When two microservices need to communicate, it is the sidecars that establish the mTLS connection through which encrypted traffic will flow. The sidecars exchange certificates and authenticate each other with the certificate authority. They check the authorization policies in the configuration pushed by the control plane, to see if the microservices are allowed to communicate. If they are, the sidecars will establish a secure link using a generated session key, so that all the data between the microservices will be encrypted. The actual microservice application code itself is not affected. Sidecars, therefore, make application development agile and more efficient.

Why Non-mTLS Communication Is Still Important

Sometimes it is important for microservices to communicate with external sources or microservices that may not have mTLS enabled, or may not be part of the same mTLS ecosystem. In these cases, data must be sent in plain text over an unencrypted and/or unauthenticated channel.

Microservices may need to make or receive API calls to other applications, which may be owned by a different app team who are not in a position to enable mTLS — or even an external third party. Similarly, microservices may need to send telemetry data to a non-mTLS observability stack — after all, every SRE needs telemetry data to gain visibility for root cause analysis and troubleshooting.

You need to be aware of how your chosen service mesh control plane implements mTLS and what features are implemented by default, or you risk breaking your applications.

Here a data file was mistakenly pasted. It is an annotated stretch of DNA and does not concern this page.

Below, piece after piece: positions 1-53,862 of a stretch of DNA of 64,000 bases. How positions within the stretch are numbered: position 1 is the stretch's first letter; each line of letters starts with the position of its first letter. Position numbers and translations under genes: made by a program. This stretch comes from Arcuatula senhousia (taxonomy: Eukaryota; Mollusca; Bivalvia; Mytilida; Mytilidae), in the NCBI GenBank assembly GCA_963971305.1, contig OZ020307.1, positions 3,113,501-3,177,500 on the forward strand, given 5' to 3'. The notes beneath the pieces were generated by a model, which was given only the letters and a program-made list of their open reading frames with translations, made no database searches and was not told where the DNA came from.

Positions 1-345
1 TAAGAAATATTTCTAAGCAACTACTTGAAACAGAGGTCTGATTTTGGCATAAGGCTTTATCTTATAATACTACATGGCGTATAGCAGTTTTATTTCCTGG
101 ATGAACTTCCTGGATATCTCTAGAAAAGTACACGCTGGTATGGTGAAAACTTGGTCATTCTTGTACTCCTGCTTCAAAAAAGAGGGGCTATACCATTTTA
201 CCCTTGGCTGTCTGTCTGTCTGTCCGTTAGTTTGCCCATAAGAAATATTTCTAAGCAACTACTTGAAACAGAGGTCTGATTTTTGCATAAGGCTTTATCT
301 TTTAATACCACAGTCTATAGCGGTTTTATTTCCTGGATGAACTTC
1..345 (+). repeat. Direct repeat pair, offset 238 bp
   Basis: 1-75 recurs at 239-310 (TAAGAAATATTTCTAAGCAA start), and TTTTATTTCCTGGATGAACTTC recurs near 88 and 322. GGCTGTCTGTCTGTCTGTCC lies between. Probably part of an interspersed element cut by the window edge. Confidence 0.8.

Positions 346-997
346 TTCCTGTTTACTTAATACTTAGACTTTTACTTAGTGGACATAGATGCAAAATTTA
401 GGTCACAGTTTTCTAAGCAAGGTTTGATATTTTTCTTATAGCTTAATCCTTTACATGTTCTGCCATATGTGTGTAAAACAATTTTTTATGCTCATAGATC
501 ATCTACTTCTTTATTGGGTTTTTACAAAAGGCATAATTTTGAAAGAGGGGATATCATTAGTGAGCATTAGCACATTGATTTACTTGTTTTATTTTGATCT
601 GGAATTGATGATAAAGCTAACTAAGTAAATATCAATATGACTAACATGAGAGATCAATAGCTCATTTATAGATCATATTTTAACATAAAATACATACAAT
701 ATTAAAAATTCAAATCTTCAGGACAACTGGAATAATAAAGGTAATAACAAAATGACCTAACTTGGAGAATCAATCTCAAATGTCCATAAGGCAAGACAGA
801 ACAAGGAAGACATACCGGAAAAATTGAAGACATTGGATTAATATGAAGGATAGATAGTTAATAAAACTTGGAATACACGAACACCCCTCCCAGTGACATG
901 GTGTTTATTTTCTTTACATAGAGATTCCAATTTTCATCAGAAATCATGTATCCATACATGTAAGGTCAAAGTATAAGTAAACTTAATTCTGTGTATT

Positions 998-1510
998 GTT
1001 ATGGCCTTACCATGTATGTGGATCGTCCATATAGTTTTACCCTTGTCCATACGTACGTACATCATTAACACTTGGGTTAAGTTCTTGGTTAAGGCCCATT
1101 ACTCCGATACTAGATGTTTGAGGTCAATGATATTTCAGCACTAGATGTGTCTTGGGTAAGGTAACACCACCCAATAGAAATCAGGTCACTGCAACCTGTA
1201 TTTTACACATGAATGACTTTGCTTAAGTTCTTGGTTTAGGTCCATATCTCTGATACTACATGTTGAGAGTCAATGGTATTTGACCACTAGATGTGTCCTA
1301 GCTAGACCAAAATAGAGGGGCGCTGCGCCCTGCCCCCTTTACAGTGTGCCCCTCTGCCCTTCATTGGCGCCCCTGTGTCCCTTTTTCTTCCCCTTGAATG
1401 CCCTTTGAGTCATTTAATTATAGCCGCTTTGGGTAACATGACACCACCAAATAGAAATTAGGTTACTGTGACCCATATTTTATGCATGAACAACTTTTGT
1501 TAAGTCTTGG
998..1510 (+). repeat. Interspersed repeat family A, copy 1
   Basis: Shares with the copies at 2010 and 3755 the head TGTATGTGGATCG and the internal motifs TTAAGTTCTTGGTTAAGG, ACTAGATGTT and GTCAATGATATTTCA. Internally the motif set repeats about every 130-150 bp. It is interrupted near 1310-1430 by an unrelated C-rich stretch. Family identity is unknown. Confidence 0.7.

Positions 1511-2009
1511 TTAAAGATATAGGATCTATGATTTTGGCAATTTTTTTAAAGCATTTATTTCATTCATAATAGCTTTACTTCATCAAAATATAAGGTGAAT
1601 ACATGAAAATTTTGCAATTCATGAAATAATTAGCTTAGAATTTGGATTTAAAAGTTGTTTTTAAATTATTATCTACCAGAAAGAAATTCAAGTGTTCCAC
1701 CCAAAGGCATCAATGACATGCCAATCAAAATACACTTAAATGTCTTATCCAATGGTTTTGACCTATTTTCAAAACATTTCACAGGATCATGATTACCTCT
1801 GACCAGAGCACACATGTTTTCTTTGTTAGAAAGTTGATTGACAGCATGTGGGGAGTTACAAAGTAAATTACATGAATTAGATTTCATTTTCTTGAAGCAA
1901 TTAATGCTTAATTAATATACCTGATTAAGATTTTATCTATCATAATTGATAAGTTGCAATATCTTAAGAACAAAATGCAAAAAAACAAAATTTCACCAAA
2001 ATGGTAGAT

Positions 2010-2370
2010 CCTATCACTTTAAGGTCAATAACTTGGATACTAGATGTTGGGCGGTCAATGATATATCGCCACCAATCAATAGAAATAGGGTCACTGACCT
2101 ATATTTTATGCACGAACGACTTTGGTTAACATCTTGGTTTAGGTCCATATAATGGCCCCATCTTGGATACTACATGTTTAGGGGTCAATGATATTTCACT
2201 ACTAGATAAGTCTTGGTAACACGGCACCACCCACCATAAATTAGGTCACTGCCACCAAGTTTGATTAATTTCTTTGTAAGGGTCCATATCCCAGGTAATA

Furthermore, as multicluster deployments become more popular, there will be an increase in the number of mTLS “mismatches” — as some clusters will have it enabled and others not.

Investigate your environment for where a microservice may need to accept both mTLS and non-mTLS traffic, so you can plan proactively.

Implementing mTLS in a Service Mesh

There are many service mesh control planes with varying levels of maturity and unique features. When it comes to mTLS, all service meshes work on the same principles to secure communications between microservices. Many service meshes offer a solid mTLS baseline, but they differ in their overall capability and the way they are deployed. You need to be aware of how your chosen service mesh control plane implements mTLS and what features are implemented by default, or you risk breaking your applications.

Istio, for example, is advanced and flexible with its mTLS implementation. It offers granular levels to define the extent of your mTLS deployment. Mutual TLS can be set specific to a service, across a namespace, or over the entire service mesh — obviously, Istio selects the narrowest matching policy for each service.

This granularity enables you to assign namespace ownership to different organizational groups and lets them define their own mTLS settings. That said, each group needs to be mindful of the level of mTLS restriction they deploy — especially for microservices that communicate externally.

Watch Out for mTLS Defaults: Don’t Break Your Application While Trying to Secure It

You should pay attention to how your service mesh implements mTLS by default. Istio supports three mTLS modes that enable you to control how microservices communicate in a service mesh:

  1. Permissive: Proxies will accept both mTLS and plain text traffic.
  2. Strict: Proxies accept only mTLS traffic.
  3. Disable: Mutual TLS is disabled.

Figure 2: mTLS Deployment Modes